With a bond, we are mainly talking about credit risk (the possibility that the company will not be able to pay its obligations). Unlike mutual funds, you buy securities from one issuer or of one company – and so your entire investment stands and falls on the results of this company and in the event of insolvency, you take on the entire risk. If the company has problems, so will your investment.
In the case of mutual funds, it is mainly the risk of fluctuations in the unit’s price or the value of the investment account. With your money, the mutual fund manager buys securities of different issuers in the case of bonds and of other companies in the case of stocks.
Your investment is diversified, i.e. divided between dozens and hundreds of issuers and companies. Usually, no company has more than 2% in the fund’s portfolio. If one company goes bankrupt, your investment will not be jeopardized.
Who do I lend money to?
A corporate bond is your loan to a company that needs money for its investment plans. A bond is a company’s promise that after the maturity period, it will pay you the principal and, in addition, the promised income within the specified dates.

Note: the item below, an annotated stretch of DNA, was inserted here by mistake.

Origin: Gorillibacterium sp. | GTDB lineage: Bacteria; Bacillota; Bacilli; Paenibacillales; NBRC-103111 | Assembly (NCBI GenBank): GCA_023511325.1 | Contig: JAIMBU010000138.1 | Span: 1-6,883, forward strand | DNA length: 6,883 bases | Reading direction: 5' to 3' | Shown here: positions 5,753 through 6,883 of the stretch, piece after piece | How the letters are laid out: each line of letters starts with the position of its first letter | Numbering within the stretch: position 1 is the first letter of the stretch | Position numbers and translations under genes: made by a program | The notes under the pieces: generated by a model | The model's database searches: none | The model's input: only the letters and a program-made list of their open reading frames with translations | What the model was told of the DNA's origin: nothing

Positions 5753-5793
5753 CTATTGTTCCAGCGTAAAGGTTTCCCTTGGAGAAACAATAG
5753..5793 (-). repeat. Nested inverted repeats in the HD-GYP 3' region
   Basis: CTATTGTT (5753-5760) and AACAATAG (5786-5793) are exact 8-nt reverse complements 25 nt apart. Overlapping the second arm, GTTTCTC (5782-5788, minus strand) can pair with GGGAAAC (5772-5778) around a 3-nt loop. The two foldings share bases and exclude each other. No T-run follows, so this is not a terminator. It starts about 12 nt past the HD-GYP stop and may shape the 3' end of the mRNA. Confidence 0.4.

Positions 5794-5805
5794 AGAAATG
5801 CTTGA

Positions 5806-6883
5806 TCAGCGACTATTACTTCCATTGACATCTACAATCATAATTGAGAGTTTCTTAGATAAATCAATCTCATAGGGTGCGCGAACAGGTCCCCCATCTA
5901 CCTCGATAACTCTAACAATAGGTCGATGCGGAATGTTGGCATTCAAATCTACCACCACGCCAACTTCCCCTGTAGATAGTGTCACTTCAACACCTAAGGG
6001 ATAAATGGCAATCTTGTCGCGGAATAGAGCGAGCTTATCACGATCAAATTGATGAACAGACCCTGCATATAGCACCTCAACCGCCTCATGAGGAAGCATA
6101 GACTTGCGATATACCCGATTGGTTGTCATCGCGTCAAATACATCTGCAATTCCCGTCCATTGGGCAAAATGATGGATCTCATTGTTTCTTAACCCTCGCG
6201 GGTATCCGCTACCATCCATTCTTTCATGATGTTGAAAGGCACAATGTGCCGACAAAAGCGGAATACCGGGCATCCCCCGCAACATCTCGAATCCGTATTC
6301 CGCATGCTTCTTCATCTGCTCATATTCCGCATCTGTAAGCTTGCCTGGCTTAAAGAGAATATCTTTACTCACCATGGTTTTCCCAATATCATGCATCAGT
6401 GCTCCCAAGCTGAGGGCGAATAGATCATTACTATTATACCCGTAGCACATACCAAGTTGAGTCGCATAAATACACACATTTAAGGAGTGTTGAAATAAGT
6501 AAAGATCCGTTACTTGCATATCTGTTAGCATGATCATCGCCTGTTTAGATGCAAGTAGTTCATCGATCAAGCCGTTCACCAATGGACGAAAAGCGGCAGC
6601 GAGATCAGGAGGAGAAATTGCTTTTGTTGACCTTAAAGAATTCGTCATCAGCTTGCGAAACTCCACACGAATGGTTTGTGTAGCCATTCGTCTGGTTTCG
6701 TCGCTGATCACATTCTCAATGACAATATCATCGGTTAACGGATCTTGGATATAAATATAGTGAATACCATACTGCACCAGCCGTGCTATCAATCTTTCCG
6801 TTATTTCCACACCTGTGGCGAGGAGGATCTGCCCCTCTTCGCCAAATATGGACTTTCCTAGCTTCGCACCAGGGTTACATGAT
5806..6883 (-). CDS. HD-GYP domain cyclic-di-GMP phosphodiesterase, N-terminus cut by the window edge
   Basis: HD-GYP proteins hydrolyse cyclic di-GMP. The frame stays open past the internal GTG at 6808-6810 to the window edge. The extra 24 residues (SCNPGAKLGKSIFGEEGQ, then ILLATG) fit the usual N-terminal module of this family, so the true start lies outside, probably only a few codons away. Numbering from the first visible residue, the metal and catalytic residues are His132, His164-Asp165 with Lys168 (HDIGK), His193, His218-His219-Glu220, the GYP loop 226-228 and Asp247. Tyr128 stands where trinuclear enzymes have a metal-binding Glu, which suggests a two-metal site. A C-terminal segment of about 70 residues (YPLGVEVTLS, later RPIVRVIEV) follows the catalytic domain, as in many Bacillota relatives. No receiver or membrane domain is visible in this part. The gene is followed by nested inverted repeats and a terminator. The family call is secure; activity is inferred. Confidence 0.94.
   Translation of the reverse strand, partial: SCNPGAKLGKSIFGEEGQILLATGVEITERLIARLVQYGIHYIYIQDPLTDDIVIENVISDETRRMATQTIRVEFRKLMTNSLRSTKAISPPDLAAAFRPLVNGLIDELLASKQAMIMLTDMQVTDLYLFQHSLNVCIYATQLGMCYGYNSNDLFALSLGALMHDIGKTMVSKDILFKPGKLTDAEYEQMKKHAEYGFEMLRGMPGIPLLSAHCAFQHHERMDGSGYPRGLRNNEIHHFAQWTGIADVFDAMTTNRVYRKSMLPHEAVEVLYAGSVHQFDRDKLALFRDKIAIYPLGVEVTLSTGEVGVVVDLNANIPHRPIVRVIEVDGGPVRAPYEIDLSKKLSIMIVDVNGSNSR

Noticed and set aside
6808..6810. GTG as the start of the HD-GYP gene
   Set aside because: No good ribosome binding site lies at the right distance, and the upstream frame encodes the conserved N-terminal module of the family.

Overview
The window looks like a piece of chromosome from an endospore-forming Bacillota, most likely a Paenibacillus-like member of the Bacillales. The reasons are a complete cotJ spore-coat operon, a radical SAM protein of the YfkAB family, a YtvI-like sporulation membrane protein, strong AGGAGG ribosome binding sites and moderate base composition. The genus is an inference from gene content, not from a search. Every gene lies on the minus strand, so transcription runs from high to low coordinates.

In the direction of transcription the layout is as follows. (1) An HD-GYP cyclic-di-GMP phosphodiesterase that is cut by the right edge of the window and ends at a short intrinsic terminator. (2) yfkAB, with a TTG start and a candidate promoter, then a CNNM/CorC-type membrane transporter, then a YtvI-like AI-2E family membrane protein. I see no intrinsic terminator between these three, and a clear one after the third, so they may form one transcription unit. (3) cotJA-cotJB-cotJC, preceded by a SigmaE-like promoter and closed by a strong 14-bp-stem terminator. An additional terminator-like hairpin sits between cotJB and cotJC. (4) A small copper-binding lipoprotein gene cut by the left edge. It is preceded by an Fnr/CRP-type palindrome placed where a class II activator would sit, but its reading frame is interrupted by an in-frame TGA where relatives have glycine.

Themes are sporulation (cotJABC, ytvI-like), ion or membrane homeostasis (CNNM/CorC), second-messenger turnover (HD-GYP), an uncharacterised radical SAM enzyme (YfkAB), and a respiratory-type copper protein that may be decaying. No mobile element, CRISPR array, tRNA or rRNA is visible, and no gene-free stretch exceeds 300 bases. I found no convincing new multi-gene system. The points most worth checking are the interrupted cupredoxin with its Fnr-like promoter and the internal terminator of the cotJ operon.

However, it is essential to know who you are lending to. As with all investments, you need to do your research.
What do I know about that company? I studied their investment intentions and what their financial condition is. What are their obligations? Or am I just blindly handing over control of my money to the seller offering me the bonds?
Certainty of return with credit risk or rather potential return with diversified risk?
If you want to invest (regularly or one-time), you should have created your diversified portfolio. Corporate bonds can also have a place in it. But only those traded on the stock exchange and, ideally, if they have an assigned rating. And they must be bought through funds that ensure diversification.
If you want to avoid credit risk, i.e., the company will not be able to return your money, mutual funds or ETF funds are one of the options. However, they do not have a declared yield and certainly not a guaranteed one. But history shows that the potential for a risk-spread return is a safer haven for your money than an inevitable return from a company that may fail.